There were lots of details in the explanation. 143 tons per car. 4000 horsepower engines. One horsepower per ton on mostly level ground (like Kansas). Details that contributed to the credibility of the answer about Distributed Power. It all comes down to knuckles. With trains, you have to protect your knuckles. A train slows down when it goes up a hill. When the train tops the hill, the front end of the train wants to run faster as it’s going downhill, but the back half of the train still wants to go slow as it continues to go up. This creates stress on the coupler knuckles. The engineer can manage this with distributed power (engines in the front, middle, and rear of the train. Don’t want too much stretching and compressing and slamming of knuckles. The front end could even start to go up another hill while the middle was going downhill and the back end was still going uphill. Distributed Power manages that.

And scheduling. Imagine the scheduling challenges to keep track of every train on the continent, making sure there is only one train at a time using each section of track. You can schedule a gazillion 50 car trains, or a half-gazillion 100 car trains. I think I’d want to schedule the half-as-many-trains option.

Tuesday, November 11, 2008


Yeah. It’s a whole ‘nother place.


Schulenberg. Small town Texas. Gotta love it. It’s a whole ‘nother place.

Can’t quite make out that sign in the background. Can we zoom in a little?

Monday, November 10, 2008

Things change

A few days of wind blowing in from the southeast. The water rises as it gets pushed up against the coast. The surf gets disorganized, and we have a seaweed beach again.

Sunday, November 9, 2008


Austin to Port Aransas; by way of a couple state parks we haven’t been to before. We did the drive-through, and found a tiny little back road that wound its way through the eleven miles of hill country forest between them. A charming drive.

I remember my parents taking me to Hearst Castle when I was young. We did the tour. A house like that; a castle; such excess. It was so outside the realm of the possible it was a stunning experience. Now, we have resort hotels. Excess outside the realm of personal possibility. An atrium the size of a city block, complete with streams, waterfalls, pools, and fountains with pedestrian paths and yard trains winding throughout (they had me with the yard trains). Rambling manicured grounds. More paths, pools, fireplaces, and a vineyard outside. Now, access to castles is more easily attained.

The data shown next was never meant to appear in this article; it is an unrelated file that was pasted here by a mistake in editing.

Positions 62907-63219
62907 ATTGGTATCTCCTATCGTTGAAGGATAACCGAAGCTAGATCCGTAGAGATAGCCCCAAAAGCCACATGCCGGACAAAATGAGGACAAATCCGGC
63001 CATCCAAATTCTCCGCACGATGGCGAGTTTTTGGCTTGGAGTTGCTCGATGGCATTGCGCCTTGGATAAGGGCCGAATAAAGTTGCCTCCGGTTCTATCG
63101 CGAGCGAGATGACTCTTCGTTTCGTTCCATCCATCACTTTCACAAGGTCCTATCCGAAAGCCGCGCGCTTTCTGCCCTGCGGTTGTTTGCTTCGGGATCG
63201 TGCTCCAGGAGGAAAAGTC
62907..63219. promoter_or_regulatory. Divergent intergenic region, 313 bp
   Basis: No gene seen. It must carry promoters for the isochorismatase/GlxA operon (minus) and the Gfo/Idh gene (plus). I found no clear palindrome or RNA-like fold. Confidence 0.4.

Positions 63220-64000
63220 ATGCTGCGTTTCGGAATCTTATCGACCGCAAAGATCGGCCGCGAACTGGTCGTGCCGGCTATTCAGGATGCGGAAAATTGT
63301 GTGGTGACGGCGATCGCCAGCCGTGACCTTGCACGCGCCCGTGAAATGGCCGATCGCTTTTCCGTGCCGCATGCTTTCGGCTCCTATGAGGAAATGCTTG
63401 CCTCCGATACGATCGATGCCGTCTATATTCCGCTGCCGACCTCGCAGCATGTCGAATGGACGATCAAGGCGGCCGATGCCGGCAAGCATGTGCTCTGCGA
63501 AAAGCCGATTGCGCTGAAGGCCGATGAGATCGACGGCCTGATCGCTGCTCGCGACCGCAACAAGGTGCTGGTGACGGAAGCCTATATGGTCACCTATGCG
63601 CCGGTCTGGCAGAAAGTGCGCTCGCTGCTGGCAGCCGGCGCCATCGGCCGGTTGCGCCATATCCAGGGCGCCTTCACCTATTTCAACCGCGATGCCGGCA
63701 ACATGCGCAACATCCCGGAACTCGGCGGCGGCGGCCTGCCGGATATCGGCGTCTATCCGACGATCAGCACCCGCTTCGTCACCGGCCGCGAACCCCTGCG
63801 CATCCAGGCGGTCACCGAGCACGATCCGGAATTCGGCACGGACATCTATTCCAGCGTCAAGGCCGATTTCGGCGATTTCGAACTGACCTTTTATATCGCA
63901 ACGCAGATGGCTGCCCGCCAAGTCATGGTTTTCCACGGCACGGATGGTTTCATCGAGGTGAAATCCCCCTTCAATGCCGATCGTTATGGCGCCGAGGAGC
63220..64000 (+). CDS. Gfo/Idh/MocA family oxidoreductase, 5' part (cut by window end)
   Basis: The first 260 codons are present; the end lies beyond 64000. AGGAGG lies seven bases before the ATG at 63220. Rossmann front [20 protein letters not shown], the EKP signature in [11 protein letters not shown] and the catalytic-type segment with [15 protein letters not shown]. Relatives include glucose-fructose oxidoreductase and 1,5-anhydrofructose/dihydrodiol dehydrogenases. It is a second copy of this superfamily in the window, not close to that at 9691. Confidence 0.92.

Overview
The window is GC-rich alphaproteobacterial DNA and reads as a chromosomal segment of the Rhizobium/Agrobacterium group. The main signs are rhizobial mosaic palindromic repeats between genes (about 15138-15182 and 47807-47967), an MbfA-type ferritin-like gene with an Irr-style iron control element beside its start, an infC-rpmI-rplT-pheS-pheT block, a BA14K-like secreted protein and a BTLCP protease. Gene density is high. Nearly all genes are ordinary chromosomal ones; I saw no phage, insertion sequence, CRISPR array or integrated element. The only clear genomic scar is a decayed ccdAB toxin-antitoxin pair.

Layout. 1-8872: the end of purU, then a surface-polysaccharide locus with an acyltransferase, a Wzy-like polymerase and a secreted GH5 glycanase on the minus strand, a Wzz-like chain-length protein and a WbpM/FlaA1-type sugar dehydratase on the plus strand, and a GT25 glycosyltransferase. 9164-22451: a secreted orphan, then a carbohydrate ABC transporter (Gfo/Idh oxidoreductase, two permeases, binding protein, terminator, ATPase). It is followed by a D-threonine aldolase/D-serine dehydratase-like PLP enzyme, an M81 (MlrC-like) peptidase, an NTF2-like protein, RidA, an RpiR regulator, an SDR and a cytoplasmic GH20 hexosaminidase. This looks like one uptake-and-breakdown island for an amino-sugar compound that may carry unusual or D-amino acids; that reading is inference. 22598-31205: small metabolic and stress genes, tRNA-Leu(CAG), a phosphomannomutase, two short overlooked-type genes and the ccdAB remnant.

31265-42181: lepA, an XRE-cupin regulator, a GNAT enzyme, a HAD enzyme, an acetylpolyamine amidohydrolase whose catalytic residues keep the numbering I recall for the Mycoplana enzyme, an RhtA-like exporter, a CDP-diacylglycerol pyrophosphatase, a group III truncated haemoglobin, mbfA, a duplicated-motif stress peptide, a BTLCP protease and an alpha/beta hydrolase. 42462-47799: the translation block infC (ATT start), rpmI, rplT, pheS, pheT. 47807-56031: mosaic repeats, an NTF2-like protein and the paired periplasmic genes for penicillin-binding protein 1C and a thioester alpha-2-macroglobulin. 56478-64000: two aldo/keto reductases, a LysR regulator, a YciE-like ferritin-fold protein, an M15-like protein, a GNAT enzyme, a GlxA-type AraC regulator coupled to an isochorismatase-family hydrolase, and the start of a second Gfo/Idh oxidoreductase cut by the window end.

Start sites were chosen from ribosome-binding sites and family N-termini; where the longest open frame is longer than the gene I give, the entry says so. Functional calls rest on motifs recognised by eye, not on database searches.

But we’ve moved on. A wandering drive on country highways. We watched at least twenty-five dolphins on our little ferry boat ride across the channel. We’re back on the island, reunited with our motorhome and our neighbors. Home in time for a home-cooked dinner; a dinner that cost less than a hundred dollars.

It’s good to be home.

Saturday, November 8, 2008


Today, developing a technology plan, and how to deliver positively outrageous service. Paroled at noon. We’re free to go.

Another visit with Ron and Linda and we’re reunited with Annie. Thanks again Ron and Linda. An afternoon drive and we’re in Austin for the night.

Tomorrow; back to the beach.

Friday, November 7, 2008


Today, “what’s new with the audit software suite” we use; blogs, podcasts, and social media for CPAs; more about our audit software; and how to create a totally virtual office (one totally web-based).

Tomorrow; more.

Thursday, November 6, 2008


A day of inspiration. Talks on “futurizing” the firm, creating the “next generation” accounting firm, operating in an internet environment, and crafting the perfect website. All this stuff is so technical, there is no way to absorb it all this fast, or even learn any of the specific tools. The best hope for me is that I’ll emerge with some understanding of which tools might apply to what we do so we can investigate them further.

Tomorrow; more.

Wednesday, November 5, 2008


Tuesday. Port Aransas to Austin. Wednesday. Austin to Fort Worth. We’ve gone north for a conference. North in the Jeep. Since we’re going to stay at the conference hotel anyway, we didn’t need to bring the coach. We’re Jeeping and hoteling it.

We had a nice visit with Ron and Linda at their new house in Fort Worth and dropped off Annie. They’ll watch her for us while we’re here. Then it was off to the conference hotel, the Gaylord Texan in Grapevine, Texas, just northwest of Dallas.

Monday, November 3, 2008

Padre Island

Our lunch.

His lunch.

Padre Island

A few more images from a weekend drive down the Padre Island National Seashore beach.

Padre Island

Images from a weekend drive down the Padre Island National Seashore beach.

Sunday, November 2, 2008

Gulf waters

There are two kinds of RV sites here: pull-ins and back-ins. You can tell which is which by where the utilities are. On RVs, the utility hook-ups are always on the left side, so if you look at a site and see the utilities on the left, it’s a pull-in site. If you see the utilities on the right, it’s a back in site.

Pull-ins only work for motorhomes. Back-ins work for motorhomes or trailers. So usually, you find motorhomes in the pull-ins and trailers in the back-ins. You have to reserve the back-ins for trailers, because what happens to the people with trailers if there are only pull-ins? If you pull your trailer in to a spot with your truck, then how do you get your truck out?

But then there must be an exception to every rule, and here is the exception to this one. First time I’ve ever seen a trailer in a pull-in spot. Don’t know how they did it. No truck tire tracks on the grass. It was like this when we got here.

Saturday, November 1, 2008


Happy anniversary to us. Four years. Four years ago today was our first day of full-timing. We drove the motorhome from our house in Louisville to Dakota Ridge RV Park in Golden; a distance of twenty-five miles. It was cold and snowy. We stayed in town a few more weeks before our first foray out of town.

Many miles and adventures since. We’ve come a long way.